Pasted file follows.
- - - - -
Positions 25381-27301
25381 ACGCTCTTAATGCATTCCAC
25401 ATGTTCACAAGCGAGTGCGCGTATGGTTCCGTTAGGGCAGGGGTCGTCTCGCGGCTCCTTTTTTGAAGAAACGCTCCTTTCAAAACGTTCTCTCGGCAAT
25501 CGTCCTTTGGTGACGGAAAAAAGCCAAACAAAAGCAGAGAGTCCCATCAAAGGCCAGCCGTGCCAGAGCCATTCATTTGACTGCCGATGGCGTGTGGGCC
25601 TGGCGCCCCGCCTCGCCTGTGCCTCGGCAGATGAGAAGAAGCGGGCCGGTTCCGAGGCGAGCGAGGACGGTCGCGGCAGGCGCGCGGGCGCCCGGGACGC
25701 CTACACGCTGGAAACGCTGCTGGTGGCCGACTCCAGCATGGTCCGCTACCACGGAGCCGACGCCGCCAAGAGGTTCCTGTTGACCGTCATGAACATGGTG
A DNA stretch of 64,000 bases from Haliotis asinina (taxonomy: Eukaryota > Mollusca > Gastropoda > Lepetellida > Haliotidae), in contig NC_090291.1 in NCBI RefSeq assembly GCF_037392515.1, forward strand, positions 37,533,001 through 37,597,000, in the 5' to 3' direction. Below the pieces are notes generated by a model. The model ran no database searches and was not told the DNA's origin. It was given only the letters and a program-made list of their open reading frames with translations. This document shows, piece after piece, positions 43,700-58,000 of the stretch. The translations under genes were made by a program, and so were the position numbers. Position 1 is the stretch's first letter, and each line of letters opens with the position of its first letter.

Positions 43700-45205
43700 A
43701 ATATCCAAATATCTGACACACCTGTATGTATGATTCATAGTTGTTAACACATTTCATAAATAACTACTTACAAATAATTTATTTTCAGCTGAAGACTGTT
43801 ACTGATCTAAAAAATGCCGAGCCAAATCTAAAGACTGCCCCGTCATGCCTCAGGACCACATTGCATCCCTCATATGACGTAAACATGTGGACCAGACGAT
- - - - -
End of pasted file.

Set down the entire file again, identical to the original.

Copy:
Positions 25381-27301
25381 ACGCTCTTAATGCATTCCAC
25401 ATGTTCACAAGCGAGTGCGCGTATGGTTCCGTTAGGGCAGGGGTCGTCTCGCGGCTCCTTTTTTGAAGAAACGCTCCTTTCAAAACGTTCTCTCGGCAAT
25501 CGTCCTTTGGTGACGGAAAAAAGCCAAACAAAAGCAGAGAGTCCCATCAAAGGCCAGCCGTGCCAGAGCCATTCATTTGACTGCCGATGGCGTGTGGGCC
25601 TGGCGCCCCGCCTCGCCTGTGCCTCGGCAGATGAGAAGAAGCGGGCCGGTTCCGAGGCGAGCGAGGACGGTCGCGGCAGGCGCGCGGGCGCCCGGGACGC
25701 CTACACGCTGGAAACGCTGCTGGTGGCCGACTCCAGCATGGTCCGCTACCACGGAGCCGACGCCGCCAAGAGGTTCCTGTTGACCGTCATGAACATGGTG
A DNA stretch of 64,000 bases from Haliotis asinina (taxonomy: Eukaryota > Mollusca > Gastropoda > Lepetellida > Haliotidae), in contig NC_090291.1 in NCBI RefSeq assembly GCF_037392515.1, forward strand, positions 37,533,001 through 37,597,000, in the 5' to 3' direction. Below the pieces are notes generated by a model. The model ran no database searches and was not told the DNA's origin. It was given only the letters and a program-made list of their open reading frames with translations. This document shows, piece after piece, positions 43,700-58,000 of the stretch. The translations under genes were made by a program, and so were the position numbers. Position 1 is the stretch's first letter, and each line of letters opens with the position of its first letter.

Positions 43700-45205
43700 A
43701 ATATCCAAATATCTGACACACCTGTATGTATGATTCATAGTTGTTAACACATTTCATAAATAACTACTTACAAATAATTTATTTTCAGCTGAAGACTGTT
43801 ACTGATCTAAAAAATGCCGAGCCAAATCTAAAGACTGCCCCGTCATGCCTCAGGACCACATTGCATCCCTCATATGACGTAAACATGTGGACCAGACGAT